Poster Abstract Sessions

The majority of scientific information at CROI will be presented in the form of Poster Abstract Sessions. The poster hall will remain open throughout the conference from 7:00 AM to 7:00 PM, to allow attendees and presenters the opportunity to interact. Presenters of Poster Abstracts will be assigned to stand at their respective boards, organized by topic, on one of the three conference days, but all Poster Abstracts will be available for viewing the 4 full days of CROI.

Themed Discussions

Select Poster Abstracts will be merged into Themed Discussions, each lasting 1 hour. Topics will be chosen by the Program Committee, who will choose 4 to 5 Poster Abstracts to represent each topic. 4 or 5 Themed Discussions will run concurrently in the early afternoon, each conference day. A discussant will provide a 5-minute introduction outlining the state of the topic field, and then each presenter will give a brief overview of his or her Poster Abstract in 5 minutes using 5 slides (recommended) to summarize the noteworthy results, conclusions, and discussion points. Discussants will interact with audience members and presenters to create a discussion that synthesizes the relevant information, covers key points of agreement and controversy, and draws comparisons to related work in the scientific field. At the conclusion of a Themed Discussion, a discussant will provide a 5-minute summation highlighting the key information of the Poster Abstracts discussed and posing important questions for future research. It has worked well in the past to match more senior investigators with newer (or more junior) investigators in the same field. Themed Discussions will be made available in various formats on the CROI website.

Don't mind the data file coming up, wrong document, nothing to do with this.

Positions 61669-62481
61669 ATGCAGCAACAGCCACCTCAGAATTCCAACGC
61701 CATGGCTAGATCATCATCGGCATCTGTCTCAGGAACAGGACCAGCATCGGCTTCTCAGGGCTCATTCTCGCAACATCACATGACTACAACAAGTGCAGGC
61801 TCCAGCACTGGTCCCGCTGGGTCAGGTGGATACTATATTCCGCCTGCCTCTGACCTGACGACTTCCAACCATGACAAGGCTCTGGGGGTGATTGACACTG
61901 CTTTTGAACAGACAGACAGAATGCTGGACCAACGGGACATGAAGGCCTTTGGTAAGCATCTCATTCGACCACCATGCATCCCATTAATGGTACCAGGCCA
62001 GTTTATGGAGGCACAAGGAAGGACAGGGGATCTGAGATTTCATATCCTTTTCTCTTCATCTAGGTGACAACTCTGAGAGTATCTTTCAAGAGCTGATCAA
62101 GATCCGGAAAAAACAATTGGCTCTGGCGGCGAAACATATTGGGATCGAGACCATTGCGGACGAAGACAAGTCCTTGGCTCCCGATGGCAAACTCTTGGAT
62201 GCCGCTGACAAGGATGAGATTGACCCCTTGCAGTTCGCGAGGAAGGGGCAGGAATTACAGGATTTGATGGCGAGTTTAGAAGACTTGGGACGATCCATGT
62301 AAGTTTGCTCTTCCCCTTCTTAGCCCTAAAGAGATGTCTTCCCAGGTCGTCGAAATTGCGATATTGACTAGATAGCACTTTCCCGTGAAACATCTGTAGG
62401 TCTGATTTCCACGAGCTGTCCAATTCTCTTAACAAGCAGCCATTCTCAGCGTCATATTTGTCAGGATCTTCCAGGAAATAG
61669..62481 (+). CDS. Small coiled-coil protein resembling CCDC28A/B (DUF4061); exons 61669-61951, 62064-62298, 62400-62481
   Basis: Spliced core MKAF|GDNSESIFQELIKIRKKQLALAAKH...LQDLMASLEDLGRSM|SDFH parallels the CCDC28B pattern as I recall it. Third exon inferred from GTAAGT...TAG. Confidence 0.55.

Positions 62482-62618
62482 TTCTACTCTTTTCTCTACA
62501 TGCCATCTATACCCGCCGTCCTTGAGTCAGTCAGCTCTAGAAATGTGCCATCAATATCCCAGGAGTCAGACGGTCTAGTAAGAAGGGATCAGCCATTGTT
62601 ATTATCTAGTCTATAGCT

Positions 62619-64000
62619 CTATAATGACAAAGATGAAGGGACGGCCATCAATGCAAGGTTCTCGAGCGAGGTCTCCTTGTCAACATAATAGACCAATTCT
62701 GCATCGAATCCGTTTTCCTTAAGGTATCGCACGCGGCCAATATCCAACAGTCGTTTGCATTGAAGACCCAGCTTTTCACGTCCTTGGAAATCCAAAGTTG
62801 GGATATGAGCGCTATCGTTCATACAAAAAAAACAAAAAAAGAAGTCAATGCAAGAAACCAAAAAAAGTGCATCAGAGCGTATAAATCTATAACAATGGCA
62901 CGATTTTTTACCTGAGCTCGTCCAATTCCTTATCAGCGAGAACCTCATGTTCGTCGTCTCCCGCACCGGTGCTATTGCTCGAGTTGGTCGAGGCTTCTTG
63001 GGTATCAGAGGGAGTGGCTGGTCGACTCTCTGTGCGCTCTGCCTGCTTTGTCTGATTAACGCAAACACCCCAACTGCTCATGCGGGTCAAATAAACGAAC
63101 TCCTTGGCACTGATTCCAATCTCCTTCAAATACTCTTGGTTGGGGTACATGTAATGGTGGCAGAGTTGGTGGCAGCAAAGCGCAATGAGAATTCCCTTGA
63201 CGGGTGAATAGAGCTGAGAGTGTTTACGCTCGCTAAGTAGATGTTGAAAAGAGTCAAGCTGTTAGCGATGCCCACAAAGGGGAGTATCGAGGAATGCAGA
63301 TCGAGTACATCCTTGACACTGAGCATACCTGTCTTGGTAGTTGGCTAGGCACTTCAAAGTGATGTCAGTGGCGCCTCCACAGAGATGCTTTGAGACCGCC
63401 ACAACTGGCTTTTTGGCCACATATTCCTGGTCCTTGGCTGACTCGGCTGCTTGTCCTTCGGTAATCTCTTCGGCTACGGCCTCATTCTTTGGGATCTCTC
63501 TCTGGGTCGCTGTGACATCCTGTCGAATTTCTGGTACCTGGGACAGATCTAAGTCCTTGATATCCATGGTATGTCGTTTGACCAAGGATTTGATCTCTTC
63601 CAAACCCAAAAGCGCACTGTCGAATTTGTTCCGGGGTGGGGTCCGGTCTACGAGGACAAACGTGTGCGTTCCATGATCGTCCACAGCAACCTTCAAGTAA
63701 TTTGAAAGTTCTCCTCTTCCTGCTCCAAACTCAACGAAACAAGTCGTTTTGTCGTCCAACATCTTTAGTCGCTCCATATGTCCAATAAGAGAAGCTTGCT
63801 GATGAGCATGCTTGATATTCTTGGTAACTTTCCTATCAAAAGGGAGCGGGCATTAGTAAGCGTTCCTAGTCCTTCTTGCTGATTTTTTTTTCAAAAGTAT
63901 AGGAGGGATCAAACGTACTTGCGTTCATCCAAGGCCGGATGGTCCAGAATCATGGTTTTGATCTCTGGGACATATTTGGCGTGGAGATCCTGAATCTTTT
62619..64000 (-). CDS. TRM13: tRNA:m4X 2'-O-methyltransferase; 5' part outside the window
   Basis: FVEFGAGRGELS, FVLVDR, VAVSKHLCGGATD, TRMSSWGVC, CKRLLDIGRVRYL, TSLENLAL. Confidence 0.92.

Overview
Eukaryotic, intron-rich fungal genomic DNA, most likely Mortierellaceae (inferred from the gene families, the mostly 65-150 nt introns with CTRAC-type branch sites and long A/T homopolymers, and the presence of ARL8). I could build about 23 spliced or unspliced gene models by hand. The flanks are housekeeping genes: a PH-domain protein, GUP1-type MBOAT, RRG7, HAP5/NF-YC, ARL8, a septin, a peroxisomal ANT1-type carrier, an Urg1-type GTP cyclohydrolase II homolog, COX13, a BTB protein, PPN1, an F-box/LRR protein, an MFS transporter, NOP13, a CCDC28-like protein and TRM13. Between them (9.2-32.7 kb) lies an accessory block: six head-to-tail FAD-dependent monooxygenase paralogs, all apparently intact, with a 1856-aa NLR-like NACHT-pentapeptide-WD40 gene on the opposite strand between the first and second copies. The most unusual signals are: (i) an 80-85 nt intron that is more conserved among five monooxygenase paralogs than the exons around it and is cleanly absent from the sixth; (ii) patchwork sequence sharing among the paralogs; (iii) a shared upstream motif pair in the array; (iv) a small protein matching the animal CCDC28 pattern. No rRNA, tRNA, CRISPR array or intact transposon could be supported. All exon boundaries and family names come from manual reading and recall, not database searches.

Late Breakers

Vitally important information will be considered for Late-Breaker Abstract presentations. Accepted Late-Breaker Abstracts will be presented during previously scheduled Oral Abstract Sessions, as time and topic allow.